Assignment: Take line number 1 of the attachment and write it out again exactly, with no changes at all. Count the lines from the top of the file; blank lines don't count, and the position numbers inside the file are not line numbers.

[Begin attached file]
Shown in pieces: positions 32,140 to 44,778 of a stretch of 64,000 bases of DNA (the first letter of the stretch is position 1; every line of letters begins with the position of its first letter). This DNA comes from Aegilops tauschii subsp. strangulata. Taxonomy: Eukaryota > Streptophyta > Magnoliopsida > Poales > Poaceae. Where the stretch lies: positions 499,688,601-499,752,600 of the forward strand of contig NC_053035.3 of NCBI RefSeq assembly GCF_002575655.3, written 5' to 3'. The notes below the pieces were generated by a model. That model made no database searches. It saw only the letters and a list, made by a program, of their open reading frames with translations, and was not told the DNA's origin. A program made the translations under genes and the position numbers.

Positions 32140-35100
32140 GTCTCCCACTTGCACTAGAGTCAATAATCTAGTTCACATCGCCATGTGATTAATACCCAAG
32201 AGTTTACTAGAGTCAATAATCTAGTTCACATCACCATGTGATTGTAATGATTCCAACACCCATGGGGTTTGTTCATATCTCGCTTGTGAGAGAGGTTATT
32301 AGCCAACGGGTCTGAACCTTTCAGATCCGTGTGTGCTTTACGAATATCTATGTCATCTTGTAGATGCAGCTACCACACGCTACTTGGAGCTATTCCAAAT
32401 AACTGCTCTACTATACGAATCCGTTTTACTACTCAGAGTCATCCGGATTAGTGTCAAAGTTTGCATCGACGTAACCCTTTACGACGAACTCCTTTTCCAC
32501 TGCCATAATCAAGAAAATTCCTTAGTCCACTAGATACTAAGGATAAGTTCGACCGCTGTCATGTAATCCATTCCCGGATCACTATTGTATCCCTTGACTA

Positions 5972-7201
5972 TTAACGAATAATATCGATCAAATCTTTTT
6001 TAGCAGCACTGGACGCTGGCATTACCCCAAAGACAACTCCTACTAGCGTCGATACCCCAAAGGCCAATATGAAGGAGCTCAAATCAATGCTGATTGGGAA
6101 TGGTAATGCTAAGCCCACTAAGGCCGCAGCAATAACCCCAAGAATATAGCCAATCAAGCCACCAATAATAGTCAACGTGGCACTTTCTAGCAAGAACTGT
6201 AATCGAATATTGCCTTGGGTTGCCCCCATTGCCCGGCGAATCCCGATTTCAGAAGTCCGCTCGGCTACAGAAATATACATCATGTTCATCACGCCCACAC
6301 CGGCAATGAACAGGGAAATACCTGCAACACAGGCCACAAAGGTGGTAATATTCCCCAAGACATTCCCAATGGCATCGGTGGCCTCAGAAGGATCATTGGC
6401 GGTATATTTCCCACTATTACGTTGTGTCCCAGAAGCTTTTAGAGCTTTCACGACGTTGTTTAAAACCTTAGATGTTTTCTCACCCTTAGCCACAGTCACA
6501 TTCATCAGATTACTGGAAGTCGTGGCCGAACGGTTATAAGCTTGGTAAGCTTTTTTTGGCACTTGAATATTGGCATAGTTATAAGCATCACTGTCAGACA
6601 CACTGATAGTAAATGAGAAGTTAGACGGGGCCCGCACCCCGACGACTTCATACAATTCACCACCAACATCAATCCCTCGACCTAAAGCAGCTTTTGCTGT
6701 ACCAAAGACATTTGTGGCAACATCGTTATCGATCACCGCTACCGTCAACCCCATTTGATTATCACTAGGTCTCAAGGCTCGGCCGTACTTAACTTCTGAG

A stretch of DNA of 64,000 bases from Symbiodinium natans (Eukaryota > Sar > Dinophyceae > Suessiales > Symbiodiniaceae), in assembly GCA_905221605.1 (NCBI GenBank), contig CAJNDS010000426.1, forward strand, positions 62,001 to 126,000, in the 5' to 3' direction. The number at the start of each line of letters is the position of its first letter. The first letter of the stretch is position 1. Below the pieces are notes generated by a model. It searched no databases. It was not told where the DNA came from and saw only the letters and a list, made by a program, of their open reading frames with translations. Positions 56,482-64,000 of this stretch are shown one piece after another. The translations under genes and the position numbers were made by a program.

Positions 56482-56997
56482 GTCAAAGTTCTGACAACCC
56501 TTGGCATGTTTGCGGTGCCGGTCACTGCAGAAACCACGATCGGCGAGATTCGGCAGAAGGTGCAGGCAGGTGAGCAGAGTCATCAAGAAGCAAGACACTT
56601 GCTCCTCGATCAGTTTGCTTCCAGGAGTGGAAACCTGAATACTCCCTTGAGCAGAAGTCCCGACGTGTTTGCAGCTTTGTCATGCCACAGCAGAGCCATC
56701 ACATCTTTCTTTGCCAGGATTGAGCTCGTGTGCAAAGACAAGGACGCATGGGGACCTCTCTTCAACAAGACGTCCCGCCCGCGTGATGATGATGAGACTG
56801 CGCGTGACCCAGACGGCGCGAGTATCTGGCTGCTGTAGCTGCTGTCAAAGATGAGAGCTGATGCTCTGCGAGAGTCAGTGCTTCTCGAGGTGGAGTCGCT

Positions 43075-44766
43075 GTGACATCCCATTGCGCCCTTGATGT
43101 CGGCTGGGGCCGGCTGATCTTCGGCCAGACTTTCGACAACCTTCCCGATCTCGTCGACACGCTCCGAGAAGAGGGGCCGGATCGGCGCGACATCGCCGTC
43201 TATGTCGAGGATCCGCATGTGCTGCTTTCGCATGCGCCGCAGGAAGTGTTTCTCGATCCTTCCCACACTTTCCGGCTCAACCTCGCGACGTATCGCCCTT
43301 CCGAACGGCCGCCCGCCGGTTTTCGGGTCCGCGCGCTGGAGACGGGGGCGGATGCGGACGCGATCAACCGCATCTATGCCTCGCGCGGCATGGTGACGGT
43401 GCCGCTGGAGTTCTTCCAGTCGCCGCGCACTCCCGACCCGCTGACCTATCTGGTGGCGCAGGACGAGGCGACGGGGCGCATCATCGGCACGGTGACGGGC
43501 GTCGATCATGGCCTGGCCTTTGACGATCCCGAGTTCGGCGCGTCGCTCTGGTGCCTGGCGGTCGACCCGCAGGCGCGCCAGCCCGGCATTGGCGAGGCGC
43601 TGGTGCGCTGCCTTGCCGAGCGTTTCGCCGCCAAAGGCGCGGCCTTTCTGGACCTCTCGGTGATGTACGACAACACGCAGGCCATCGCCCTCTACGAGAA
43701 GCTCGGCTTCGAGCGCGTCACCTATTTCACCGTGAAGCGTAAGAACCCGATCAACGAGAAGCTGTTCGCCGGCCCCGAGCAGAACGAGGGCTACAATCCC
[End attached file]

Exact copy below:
Shown in pieces: positions 32,140 to 44,778 of a stretch of 64,000 bases of DNA (the first letter of the stretch is position 1; every line of letters begins with the position of its first letter). This DNA comes from Aegilops tauschii subsp. strangulata. Taxonomy: Eukaryota > Streptophyta > Magnoliopsida > Poales > Poaceae. Where the stretch lies: positions 499,688,601-499,752,600 of the forward strand of contig NC_053035.3 of NCBI RefSeq assembly GCF_002575655.3, written 5' to 3'. The notes below the pieces were generated by a model. That model made no database searches. It saw only the letters and a list, made by a program, of their open reading frames with translations, and was not told the DNA's origin. A program made the translations under genes and the position numbers.